Sharks like to keep clean

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Maintaining good hygiene is rendering sharks more vulnerable to humans, according a study published in a recent issue of the online journal PLoS ONE.

The study by Simon Oliver and coauthors investigated the interactions between the pelagic thresher sharks (Alopias pelagicus) and cleaner wrasses (the cleaner fish Labroides dimidiatus and the moon wrasse Thalassoma lunare) at a seamount (underwater mountain) in the Philippines.

Using remote underwater cameras at one of five cleaning stations in Monad Shoal in the Visayan Sea for 232 days over 16 months (between July 2005 and December 2009), the authors recorded more than 1200 hours of footage for analysis.  

As the site is well known to tourists for observing thresher sharks, the authors also recorded the frequency and duration of recreational SCUBA divers visiting the cleaning station.

The authors recorded 97 instances of cleaning wrasses interacting with sharks during the period of their study. Nineteen of these interactions were interrupted, of which about one third were caused by the arrival of SCUBA divers (the other two-thirds were caused by the arrival of a second shark or ray).

Of the more than 2700 instances of cleaner inspections, the wrasses concentrated most on the pelvic (34%), pectoral (23%) and caudal (22%) fins and the least on the dorsal fins and gills (2% each).  

The sharks were found to visit the cleaning sites most often during the morning, with the frequencies gradually declining throughout the day.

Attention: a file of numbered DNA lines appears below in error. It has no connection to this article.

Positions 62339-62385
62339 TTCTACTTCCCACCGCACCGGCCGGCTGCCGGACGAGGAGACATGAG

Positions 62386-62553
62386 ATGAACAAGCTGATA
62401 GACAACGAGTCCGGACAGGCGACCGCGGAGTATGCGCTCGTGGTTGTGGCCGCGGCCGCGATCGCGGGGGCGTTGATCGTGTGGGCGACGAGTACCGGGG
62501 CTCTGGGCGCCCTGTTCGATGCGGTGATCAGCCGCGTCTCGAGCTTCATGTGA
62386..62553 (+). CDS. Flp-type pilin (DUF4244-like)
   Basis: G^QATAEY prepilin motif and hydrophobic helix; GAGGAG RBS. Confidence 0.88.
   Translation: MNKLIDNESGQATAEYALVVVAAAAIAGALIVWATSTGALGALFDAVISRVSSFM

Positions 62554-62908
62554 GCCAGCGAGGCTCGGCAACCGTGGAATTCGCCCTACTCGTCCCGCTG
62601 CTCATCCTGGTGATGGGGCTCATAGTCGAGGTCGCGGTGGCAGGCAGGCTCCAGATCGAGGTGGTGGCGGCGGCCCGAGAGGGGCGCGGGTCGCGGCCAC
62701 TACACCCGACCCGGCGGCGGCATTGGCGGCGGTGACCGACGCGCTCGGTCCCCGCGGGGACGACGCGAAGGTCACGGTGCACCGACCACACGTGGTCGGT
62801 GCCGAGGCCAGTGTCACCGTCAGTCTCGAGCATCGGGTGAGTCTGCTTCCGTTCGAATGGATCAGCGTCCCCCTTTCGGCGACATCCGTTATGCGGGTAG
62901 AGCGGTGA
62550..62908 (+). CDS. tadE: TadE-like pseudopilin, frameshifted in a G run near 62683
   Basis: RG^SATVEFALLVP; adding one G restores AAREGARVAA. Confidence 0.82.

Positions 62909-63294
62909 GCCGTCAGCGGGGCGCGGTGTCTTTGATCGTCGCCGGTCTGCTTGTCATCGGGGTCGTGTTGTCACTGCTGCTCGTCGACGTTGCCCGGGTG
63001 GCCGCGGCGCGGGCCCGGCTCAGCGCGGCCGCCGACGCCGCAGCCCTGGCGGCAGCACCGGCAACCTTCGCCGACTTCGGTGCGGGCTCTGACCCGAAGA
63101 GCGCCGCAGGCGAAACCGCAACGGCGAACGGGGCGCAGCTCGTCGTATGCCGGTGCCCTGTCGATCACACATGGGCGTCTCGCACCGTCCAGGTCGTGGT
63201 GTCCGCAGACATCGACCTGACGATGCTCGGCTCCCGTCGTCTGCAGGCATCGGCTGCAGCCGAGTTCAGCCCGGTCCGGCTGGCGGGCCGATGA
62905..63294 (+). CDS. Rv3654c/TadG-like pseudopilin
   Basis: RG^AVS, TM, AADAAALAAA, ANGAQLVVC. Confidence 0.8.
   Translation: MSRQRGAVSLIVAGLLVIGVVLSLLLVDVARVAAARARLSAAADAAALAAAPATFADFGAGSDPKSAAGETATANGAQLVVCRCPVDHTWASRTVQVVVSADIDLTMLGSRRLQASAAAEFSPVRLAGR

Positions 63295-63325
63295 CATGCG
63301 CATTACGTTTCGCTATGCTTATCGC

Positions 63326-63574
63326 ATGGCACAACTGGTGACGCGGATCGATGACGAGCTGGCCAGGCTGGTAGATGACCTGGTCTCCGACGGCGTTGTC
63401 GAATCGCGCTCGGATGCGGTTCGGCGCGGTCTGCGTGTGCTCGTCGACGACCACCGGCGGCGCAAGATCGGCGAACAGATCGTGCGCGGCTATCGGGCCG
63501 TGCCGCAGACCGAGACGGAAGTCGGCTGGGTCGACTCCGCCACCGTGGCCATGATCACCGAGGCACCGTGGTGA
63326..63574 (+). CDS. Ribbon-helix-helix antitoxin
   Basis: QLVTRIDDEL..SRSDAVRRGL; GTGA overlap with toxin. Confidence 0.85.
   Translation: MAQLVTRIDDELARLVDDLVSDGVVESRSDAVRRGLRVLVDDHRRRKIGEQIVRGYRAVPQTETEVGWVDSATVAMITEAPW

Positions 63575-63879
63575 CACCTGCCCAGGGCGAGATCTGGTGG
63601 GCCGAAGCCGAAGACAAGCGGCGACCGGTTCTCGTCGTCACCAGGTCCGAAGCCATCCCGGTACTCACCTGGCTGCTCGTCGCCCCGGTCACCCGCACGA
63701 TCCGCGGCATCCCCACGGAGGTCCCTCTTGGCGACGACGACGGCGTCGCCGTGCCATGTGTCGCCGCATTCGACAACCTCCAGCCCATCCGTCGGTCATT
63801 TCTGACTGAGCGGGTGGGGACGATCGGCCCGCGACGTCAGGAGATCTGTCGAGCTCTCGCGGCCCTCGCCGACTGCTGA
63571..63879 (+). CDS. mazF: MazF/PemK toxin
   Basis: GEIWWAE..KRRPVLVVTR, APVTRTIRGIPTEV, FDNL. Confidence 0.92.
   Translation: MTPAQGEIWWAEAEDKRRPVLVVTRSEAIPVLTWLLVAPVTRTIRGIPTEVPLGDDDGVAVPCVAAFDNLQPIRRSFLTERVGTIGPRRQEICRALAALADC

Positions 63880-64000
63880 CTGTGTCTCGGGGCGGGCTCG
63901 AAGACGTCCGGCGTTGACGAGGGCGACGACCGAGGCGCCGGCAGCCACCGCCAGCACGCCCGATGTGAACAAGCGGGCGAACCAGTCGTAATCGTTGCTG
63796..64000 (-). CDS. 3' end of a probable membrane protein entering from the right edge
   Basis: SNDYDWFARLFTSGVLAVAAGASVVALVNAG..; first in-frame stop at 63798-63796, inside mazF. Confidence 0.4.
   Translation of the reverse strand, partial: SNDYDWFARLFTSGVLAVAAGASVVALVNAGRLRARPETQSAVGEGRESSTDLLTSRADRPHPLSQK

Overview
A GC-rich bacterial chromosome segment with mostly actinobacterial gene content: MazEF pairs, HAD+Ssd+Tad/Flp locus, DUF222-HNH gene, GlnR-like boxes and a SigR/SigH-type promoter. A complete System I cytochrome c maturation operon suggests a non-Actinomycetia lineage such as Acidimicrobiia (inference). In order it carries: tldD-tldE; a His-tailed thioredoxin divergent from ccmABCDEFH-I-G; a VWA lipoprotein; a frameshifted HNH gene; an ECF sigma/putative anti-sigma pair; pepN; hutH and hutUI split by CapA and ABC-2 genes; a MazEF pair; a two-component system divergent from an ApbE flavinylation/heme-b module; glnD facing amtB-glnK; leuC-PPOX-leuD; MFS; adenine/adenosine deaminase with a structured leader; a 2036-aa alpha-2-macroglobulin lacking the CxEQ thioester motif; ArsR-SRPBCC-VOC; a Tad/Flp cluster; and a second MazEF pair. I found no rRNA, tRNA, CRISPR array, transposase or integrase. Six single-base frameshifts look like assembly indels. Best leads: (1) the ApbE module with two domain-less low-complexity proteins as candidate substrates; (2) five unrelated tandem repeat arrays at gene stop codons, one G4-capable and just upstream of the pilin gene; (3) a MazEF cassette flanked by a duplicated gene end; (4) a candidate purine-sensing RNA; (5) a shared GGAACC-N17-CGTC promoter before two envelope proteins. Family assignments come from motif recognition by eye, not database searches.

The gradual decline in the frequency of pelagic thresher shark cleaning events from morning until evening may be driven by hungry cleaners, which provide higher quality services early on in the day.

The authors also found that the sharks, which typically cruise in the open waters of the oceans at high speeds, adapt their behaviour to make themselves more accessible to cleaner wrasses.  

The sharks typically swam in circles over the territories of the cleaner wrasses, lowering their tails at the same time to make themselves more attractive to cleaner fish.  At the same time, the swimming speed of the sharks was greatly decreased to about half their normal value.  

The decrease in the thresher shark's swim speed combined with the conspicuous lowering of the caudal fin and its systematic circling behaviour, may provide an increased opportunity for the cleaners to inspect, thereby making pelagic thresher sharks more attractive clients.

According to the authors, evidence is mounting that in addition to acting as social refuges and foraging grounds for large visiting marine predators, seamounts may also support pelagic ecology by functioning as cleaning stations for oceanic sharks and rays.

The results of the study underscore the importance of protecting these areas (the study site had already been degraded by decades of dynamite fishing, note the authors).

Conservation policy should take into account the facts that the pelagic thresher shark is classified as Vulnerable by the IUCN and that the sharks’ movement into shallower coastal waters makes them more vulnerable to human disturbance.

For more information, see the paper: Oliver SP, Hussey NE, Turner JR, Beckett AJ (2011) Oceanic sharks clean at coastal Seamount. PLoS ONE 6(3): e14755. doi:10.1371/journal.pone.0014755.